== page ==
I've just returned from a funeral for a friend's husband -- a father of five who died way before his time was up. And it was a five-Kleenex affair.
My mirror neurons, the ones that make you match the emotions of others, were hard at work. (You know when someone yawns, and then you yawn? Those are your mirror neurons.) But the tsunami of tears I experienced went beyond sympathy or empathy.
They started when his children and then his wife spoke about their father/husband. Each of the kids, now grown and launched, shared what she/he would remember most about her/his dad. Each echoed the same sentiment: Their dad modeled for them how to be a person of character; he walked the walk, even when no one was looking. (He penalized himself for a golf stroke even though only he knew about it.) He lived a life of integrity, caring, action, love and devotion. He didn't preach it; he lived it.
But the thing expressed by each child that brought me to my knees, was that this dad was genuinely there for each of kids throughout their lives. Each not only felt, but experienced his/her dad's concern, support and encouragement. He was an ongoing, constant, day-to-day presence in his kids' lives. They knew that he put them first not by his words but by his actions. This was a dad who showed up. He "posted," as my kids would say.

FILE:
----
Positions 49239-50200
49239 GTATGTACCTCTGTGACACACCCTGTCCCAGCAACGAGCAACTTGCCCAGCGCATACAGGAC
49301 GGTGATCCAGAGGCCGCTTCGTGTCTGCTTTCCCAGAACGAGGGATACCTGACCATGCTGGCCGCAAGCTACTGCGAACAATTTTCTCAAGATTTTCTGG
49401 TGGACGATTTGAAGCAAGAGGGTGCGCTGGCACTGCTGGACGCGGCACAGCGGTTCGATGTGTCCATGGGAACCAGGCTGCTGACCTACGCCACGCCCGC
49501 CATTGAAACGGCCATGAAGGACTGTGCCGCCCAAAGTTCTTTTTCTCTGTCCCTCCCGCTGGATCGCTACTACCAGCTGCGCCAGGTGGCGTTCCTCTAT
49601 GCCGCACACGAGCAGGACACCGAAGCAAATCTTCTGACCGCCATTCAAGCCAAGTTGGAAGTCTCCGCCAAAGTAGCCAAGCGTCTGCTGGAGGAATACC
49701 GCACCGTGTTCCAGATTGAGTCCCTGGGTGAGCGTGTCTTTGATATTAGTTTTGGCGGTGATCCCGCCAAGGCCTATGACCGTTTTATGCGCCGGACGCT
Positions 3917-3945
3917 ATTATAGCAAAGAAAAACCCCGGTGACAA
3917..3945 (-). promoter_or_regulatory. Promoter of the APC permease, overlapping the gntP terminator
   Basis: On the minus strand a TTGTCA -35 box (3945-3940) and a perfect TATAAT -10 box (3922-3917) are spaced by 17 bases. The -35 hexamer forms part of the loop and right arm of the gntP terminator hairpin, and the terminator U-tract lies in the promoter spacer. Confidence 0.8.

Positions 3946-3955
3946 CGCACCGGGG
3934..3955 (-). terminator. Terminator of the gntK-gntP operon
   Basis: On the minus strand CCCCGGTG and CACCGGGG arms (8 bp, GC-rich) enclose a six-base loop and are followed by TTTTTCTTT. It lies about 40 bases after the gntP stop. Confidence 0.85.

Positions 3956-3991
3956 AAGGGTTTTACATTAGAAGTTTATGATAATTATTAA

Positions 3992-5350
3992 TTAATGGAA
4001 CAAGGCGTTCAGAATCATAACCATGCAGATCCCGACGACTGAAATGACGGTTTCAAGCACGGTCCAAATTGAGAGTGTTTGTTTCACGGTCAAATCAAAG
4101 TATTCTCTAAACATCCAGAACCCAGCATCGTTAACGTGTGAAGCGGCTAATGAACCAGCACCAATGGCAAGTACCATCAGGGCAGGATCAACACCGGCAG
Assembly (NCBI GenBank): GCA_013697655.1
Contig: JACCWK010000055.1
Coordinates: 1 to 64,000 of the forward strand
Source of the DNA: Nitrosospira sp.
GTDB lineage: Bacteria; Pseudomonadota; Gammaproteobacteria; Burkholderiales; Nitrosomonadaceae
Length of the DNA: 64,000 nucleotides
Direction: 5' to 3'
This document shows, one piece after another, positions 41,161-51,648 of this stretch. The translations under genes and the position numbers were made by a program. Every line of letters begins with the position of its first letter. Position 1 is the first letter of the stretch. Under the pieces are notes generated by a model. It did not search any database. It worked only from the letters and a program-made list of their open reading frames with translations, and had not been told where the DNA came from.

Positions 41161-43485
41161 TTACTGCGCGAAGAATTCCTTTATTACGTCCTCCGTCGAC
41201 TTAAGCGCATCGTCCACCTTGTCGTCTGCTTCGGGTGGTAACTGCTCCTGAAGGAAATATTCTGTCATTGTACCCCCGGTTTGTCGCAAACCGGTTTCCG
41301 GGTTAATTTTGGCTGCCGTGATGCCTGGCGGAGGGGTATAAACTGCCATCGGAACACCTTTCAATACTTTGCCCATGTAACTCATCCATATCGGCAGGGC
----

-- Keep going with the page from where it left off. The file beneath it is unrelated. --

There are lots of scheduled ways that parents "show up" -- performances, culminations, sporting events. And there are more basic demands that require a parent to show up -- carpools, doctors' appointments, parent conferences. It was clear to me that these five children who lost their dad were talking about another kind of showing up, not the have-tos and not the splashy vacations and trips to Disneyland. They remembered their day-to-day, everyday dad.
There are lots of competitors for a parent's attention in today's world. Everyone has obligations and distractions that tug them away from their children. A client and I recently shared the head-shaking reality that young children today must compete with their parents' ever-present, iPhones for attention. Whether waiting in carpool, in the ball park bleachers or standing in line at the grocery store, parents check emails with their children in tow. In the days before cell phones, parents actually watched their children in the park, witnessing the first real cartwheel or free throw, tiny events they would have missed had they been glued to their email. It takes pleas of "Watch me, Daddy!" to grab the parent's attention away from the iPhone these days. Do you think your kids don't notice what is most important to you?
On the way home from the funeral, I listened to a radio show psychologist as she talked to a teenage boy who was acting out, mainly with his dad, as reported by the mom. Mom handed the phone to the boy, as per the doctor's request. After some noodling around, the doctor asked him, "What do you want from your dad?"
"I want him to him to like me. I want him to care about me and pay attention to me," the boy very quietly replied. How timely that I tuned into that segment on that day.
How you will be remembered? What your children will say about you is in your hands. Take the time now to watch their cartwheels. The time to show up for your kids is now.
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